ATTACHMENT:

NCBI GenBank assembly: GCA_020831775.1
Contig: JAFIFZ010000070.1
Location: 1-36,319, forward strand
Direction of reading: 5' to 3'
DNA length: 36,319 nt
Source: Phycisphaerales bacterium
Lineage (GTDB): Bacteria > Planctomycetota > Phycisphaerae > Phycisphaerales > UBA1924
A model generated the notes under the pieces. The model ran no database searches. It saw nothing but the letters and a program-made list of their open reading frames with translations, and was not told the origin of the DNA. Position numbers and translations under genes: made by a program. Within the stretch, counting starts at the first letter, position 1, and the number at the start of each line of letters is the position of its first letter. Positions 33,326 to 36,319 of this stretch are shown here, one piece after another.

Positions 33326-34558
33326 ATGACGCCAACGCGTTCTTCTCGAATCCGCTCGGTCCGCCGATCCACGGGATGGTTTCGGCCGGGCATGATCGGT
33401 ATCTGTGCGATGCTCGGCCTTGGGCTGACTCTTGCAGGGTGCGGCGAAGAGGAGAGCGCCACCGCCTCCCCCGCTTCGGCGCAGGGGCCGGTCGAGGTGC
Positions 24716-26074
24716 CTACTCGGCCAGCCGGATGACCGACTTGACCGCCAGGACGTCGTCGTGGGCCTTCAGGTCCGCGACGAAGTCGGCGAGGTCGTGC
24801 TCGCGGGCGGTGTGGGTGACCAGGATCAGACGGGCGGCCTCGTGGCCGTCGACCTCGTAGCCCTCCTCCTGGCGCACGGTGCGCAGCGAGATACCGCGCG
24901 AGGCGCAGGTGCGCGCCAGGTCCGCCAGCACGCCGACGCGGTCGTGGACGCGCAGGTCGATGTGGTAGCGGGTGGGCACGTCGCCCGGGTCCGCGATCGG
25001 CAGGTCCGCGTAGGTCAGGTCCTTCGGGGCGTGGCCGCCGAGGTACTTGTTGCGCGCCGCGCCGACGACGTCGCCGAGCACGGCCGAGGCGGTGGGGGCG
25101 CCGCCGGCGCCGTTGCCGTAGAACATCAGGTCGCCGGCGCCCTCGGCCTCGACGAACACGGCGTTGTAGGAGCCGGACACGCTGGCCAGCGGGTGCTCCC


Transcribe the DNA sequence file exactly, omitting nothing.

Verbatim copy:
NCBI GenBank assembly: GCA_020831775.1
Contig: JAFIFZ010000070.1
Location: 1-36,319, forward strand
Direction of reading: 5' to 3'
DNA length: 36,319 nt
Source: Phycisphaerales bacterium
Lineage (GTDB): Bacteria > Planctomycetota > Phycisphaerae > Phycisphaerales > UBA1924
A model generated the notes under the pieces. The model ran no database searches. It saw nothing but the letters and a program-made list of their open reading frames with translations, and was not told the origin of the DNA. Position numbers and translations under genes: made by a program. Within the stretch, counting starts at the first letter, position 1, and the number at the start of each line of letters is the position of its first letter. Positions 33,326 to 36,319 of this stretch are shown here, one piece after another.

Positions 33326-34558
33326 ATGACGCCAACGCGTTCTTCTCGAATCCGCTCGGTCCGCCGATCCACGGGATGGTTTCGGCCGGGCATGATCGGT
33401 ATCTGTGCGATGCTCGGCCTTGGGCTGACTCTTGCAGGGTGCGGCGAAGAGGAGAGCGCCACCGCCTCCCCCGCTTCGGCGCAGGGGCCGGTCGAGGTGC
Positions 24716-26074
24716 CTACTCGGCCAGCCGGATGACCGACTTGACCGCCAGGACGTCGTCGTGGGCCTTCAGGTCCGCGACGAAGTCGGCGAGGTCGTGC
24801 TCGCGGGCGGTGTGGGTGACCAGGATCAGACGGGCGGCCTCGTGGCCGTCGACCTCGTAGCCCTCCTCCTGGCGCACGGTGCGCAGCGAGATACCGCGCG
24901 AGGCGCAGGTGCGCGCCAGGTCCGCCAGCACGCCGACGCGGTCGTGGACGCGCAGGTCGATGTGGTAGCGGGTGGGCACGTCGCCCGGGTCCGCGATCGG
25001 CAGGTCCGCGTAGGTCAGGTCCTTCGGGGCGTGGCCGCCGAGGTACTTGTTGCGCGCCGCGCCGACGACGTCGCCGAGCACGGCCGAGGCGGTGGGGGCG
25101 CCGCCGGCGCCGTTGCCGTAGAACATCAGGTCGCCGGCGCCCTCGGCCTCGACGAACACGGCGTTGTAGGAGCCGGACACGCTGGCCAGCGGGTGCTCCC